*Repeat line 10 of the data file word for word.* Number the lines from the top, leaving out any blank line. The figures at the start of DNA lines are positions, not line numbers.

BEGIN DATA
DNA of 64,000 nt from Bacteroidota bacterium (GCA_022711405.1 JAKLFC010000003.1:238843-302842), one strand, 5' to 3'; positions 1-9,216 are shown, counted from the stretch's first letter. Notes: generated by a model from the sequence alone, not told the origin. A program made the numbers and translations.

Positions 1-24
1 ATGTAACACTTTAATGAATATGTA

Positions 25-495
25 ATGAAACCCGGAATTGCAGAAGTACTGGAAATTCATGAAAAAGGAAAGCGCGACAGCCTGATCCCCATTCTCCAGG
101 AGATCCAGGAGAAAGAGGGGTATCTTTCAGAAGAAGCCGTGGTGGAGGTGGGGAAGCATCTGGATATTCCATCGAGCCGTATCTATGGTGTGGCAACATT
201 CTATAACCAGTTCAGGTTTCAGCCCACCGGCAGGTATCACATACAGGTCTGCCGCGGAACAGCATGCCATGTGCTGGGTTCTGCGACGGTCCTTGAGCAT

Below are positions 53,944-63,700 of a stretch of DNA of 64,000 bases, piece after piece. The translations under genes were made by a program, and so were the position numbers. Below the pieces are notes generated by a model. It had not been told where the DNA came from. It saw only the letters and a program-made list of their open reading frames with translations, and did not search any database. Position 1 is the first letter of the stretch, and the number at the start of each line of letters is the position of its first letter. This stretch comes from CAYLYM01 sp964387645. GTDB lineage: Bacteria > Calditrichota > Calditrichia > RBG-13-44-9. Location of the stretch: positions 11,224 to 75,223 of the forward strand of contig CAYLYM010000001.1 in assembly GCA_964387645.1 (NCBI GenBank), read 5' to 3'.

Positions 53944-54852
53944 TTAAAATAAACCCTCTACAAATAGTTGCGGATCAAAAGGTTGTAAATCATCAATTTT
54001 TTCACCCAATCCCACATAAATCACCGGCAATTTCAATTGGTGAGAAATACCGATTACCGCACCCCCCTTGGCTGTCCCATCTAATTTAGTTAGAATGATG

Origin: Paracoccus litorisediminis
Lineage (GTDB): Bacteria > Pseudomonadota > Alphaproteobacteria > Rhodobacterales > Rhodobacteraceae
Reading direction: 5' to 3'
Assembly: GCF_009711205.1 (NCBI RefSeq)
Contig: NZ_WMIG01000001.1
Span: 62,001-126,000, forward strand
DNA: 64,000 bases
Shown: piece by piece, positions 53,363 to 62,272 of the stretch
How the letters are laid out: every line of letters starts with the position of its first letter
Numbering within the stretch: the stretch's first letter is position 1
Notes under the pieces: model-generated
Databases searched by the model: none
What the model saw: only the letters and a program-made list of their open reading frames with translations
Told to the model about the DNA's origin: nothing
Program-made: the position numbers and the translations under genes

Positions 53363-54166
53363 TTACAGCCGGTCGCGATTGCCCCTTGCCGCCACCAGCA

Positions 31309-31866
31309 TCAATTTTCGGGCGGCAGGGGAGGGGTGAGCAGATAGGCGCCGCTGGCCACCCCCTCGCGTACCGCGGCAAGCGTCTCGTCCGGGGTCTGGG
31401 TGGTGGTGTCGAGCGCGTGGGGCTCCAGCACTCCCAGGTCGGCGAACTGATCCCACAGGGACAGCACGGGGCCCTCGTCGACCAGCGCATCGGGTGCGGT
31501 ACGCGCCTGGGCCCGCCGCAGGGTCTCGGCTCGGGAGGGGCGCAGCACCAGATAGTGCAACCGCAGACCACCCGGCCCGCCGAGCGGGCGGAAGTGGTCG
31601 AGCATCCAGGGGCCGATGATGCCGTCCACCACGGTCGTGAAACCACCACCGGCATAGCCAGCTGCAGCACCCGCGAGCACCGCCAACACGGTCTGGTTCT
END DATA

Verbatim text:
53944 TTAAAATAAACCCTCTACAAATAGTTGCGGATCAAAAGGTTGTAAATCATCAATTTT